A Simple Sample Editorial Calendar to Keep Your Blogging on Schedule

Filed in Blogging, Featured, MY BEST POSTS by Matt McGee on July 13, 2011 11 Comments

calendar-smBlogging’s hard. I know that very well. It’s why I recently wrote that series, 5 Ways To Find New Blog Content. But finding content is only part of the challenge of blogging. Another part is scheduling — more specifically, being a consistent blogger. That’s where an editorial calendar comes in.

What’s a Blogging Editorial Calendar?

It’s exactly what it sounds like: a calendar/schedule of blog posts you plan to will write on your small business blog.

You can do it in list format, or on an actual calendar — I don’t care if you use parchment paper, fer cryin’ out loud — just make the calendar already, would ya?

Why Create an Editorial Calendar?

Consistent blogging builds a loyal readership. But blogging consistently is really hard!

When you start blogging, you probably have energy and momentum coming out your wazoo. But later blogging can become a chore; your enthusiasm is down and you get tempted to procrastinate. “Oh, I’ll write that blog post tomorrow; too busy right now.” And then you actually never do write that blog post. And when that happens enough, your blog starts to die a slow death.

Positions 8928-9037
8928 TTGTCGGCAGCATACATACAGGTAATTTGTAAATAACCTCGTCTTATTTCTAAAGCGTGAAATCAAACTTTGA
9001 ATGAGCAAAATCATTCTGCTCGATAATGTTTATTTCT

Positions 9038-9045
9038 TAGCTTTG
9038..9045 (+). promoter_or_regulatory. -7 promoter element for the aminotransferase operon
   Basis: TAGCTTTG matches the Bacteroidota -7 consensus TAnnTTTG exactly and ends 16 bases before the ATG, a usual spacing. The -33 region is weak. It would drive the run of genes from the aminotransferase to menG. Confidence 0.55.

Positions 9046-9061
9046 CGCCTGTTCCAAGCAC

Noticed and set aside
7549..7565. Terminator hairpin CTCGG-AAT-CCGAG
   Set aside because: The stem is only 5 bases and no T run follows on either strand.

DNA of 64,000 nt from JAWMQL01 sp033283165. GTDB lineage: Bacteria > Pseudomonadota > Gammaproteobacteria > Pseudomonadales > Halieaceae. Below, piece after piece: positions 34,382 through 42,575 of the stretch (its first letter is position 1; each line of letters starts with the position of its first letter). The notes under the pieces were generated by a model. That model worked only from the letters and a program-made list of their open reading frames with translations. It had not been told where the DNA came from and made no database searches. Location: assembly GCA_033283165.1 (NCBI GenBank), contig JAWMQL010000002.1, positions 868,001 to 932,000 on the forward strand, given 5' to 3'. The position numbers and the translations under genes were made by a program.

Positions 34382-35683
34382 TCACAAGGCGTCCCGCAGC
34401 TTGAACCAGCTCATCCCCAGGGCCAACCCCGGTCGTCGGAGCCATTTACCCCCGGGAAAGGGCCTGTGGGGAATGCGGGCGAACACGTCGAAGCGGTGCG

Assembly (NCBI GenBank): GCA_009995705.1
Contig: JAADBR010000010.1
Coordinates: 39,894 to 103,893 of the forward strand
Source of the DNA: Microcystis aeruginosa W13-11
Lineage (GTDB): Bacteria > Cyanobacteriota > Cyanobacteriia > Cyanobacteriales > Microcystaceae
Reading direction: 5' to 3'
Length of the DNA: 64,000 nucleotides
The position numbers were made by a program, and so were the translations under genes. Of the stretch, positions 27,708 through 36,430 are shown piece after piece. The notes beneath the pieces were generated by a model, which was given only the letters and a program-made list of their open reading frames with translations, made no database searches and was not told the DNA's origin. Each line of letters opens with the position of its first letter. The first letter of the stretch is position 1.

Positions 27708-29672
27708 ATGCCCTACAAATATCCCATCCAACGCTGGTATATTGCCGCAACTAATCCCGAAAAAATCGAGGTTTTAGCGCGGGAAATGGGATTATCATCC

Using an editorial calendar:

  • gives you a manageable schedule
  • helps you set realistic publishing goals
  • lets you focus on the big picture and your larger blogging goals
  • compels you to avoid procrastinating

If you have a month’s worth of blog plans in front of you, you’ll be much less likely to skip one – the “domino effect” will be obvious of you do.

A Simple Sample Editorial Calendar

bikeThroughout the blog content series, I used a hypothetical bike store owner as an example — let’s do that again and pretend that you’re the bike store owner.

Four Possible Types of Blog Articles

1. Company events/dates – annual spring bike sale / upcoming fundraiser / etc.

A company blog should never be only about the company — it should be about the readers and the content should focus more on them than on the company. But as long as there’s good balance on that issue, it’s okay to occasionally promote company-related events that are on the horizon. The bike store’s annual spring sale, its participation in a big local charity event and things like that should be added to the blog calendar. Post about these things far enough in advance so readers can take action if they’re so inclined.

2. Industry events/dates – Tour de France / safety classes / regional sports expo